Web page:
Lots of people joined the Bluesky beta and posted about why it worked better for them than Mastodon did. A big chunk of Mastodon responded with a social immune response intended to both warn people away from Bluesky for a very long list of reasons, including its association with Dorsey, its incompleteness and everything that clearly meant about the intentions of the developers, and that it would split the decentralized network vote. Many, many posts that amounted to, Bluesky obviously won’t ban Nazis, let me repeat an enlightening story about a Nazi bar I’ve heard 400 times.”

Incidentally, when a straightforwardly I’m a Nazi” Nazi showed up in the beta, people used the report function, and the Bluesky team labeled the account and banned it from the Bluesky app and restricted promotion of the account of the person who invited him. This changed exactly none of the tenor of the Nazi conversation on Mastodon, but it happened.

I have a suspicion that a lot of the defensive maneuvering on Mastodon is happening because Mastodon fans know that the network absolutely cannot compete on user friendliness and basic social functionality, so they’re leaning hard into the things it does get right—and then, in some cases, trying to shame people into not even thinking about trying a competing network.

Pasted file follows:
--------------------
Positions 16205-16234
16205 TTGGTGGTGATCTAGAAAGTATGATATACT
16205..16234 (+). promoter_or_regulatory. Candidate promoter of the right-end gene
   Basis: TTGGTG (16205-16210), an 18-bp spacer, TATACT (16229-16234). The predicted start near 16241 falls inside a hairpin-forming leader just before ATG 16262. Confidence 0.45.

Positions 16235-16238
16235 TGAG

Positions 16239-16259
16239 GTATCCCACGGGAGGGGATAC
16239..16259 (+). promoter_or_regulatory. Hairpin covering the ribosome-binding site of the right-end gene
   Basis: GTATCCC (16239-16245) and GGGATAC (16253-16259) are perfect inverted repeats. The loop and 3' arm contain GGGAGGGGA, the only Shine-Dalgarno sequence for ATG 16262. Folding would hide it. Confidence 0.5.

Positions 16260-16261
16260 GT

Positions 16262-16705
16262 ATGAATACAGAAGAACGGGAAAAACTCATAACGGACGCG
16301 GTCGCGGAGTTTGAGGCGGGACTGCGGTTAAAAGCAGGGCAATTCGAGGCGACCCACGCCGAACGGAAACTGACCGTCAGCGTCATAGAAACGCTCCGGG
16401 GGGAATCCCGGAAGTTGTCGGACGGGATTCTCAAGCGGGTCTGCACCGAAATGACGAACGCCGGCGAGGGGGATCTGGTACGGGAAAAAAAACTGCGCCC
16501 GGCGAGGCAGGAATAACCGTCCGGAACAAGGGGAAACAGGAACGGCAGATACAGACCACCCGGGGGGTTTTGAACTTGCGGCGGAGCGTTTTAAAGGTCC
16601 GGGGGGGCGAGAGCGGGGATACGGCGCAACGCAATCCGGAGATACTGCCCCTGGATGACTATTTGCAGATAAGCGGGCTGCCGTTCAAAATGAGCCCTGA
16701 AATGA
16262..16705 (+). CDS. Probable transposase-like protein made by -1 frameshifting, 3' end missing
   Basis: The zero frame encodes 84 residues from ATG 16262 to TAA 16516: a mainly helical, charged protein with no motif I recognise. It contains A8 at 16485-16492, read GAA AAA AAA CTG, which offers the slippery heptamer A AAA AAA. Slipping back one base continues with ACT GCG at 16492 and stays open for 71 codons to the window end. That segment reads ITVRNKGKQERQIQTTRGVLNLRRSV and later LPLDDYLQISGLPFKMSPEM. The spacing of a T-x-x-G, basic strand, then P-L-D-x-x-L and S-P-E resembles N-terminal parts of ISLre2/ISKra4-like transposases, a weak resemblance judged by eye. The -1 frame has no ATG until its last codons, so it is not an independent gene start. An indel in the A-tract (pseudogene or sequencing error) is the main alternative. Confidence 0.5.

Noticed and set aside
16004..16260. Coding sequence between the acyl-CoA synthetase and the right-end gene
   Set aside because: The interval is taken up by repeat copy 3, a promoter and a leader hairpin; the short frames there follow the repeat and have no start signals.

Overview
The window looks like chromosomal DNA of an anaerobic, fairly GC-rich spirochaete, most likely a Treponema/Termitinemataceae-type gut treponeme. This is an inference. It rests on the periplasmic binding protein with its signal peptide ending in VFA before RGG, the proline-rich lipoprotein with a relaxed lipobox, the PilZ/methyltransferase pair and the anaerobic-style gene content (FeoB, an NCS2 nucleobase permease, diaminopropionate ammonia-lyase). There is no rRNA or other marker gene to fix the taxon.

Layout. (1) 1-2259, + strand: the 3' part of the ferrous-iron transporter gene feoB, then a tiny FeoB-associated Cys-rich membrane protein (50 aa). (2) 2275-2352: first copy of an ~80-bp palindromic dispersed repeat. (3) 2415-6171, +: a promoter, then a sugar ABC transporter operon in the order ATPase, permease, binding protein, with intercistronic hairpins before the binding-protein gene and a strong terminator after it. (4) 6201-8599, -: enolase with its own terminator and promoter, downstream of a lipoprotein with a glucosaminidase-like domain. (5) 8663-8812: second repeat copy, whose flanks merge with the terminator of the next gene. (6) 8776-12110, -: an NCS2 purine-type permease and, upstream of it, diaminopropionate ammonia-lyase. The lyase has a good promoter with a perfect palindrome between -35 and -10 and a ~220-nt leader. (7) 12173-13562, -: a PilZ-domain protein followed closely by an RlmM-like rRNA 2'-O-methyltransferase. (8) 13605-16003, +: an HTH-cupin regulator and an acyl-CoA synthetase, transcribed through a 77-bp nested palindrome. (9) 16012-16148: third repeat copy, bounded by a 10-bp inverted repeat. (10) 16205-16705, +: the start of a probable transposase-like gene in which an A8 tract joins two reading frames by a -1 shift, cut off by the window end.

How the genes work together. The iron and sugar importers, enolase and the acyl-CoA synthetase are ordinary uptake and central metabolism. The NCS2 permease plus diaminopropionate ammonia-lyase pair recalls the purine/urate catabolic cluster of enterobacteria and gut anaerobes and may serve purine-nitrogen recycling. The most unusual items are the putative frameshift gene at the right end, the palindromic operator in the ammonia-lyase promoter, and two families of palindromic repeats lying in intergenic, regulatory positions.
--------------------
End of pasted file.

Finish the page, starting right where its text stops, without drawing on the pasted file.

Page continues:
But about that ease of use problem. Let’s rewind for a second.

bouncing off Mastodon

Editing on May 1 2023 to add: Eugen Rochko published a new blog post today that discusses immediate changes to the mobile sign-up flow, which should help with both the initial barrier and, maybe more importantly, the initial safety problem of people ending up on bad instances because they didn’t know any better.

In what I think is a really positive sign, Rochko also wrote:

We’re always listening to the community and we’re excited to bring you some of the most requested features, such as quote posts, improved content and profile search, and groups. We’re also continuously working on improving content and profile discovery, onboarding, and of course our extensive set of moderation tools, as well as removing friction from decentralized features. Keep a lookout for these updates soon.

I think this is all great! I’m adding this new context here because I think it kind of leapfrogs some of what I wrote below (which, again, is great), and I’m leaving the rest of this post intact as a discussion of how things had been going until now. But I’m optimistic about these statements. (end edit)

During the big waves of Twitter-to-Mastodon migrations, tons of people joined little local servers with no defederation policy and were instantly overwhelmed with gore and identity-based hate. A lot of those people, understandably, did not stick around, and plenty of them went back to their other social spaces and warned others that Mastodon wasn’t safe. For people who lucked out and landed on a well-moderated instance, finding fun people to follow was hard and actually following each of them often involved three separate steps, depending on which link you happened to click.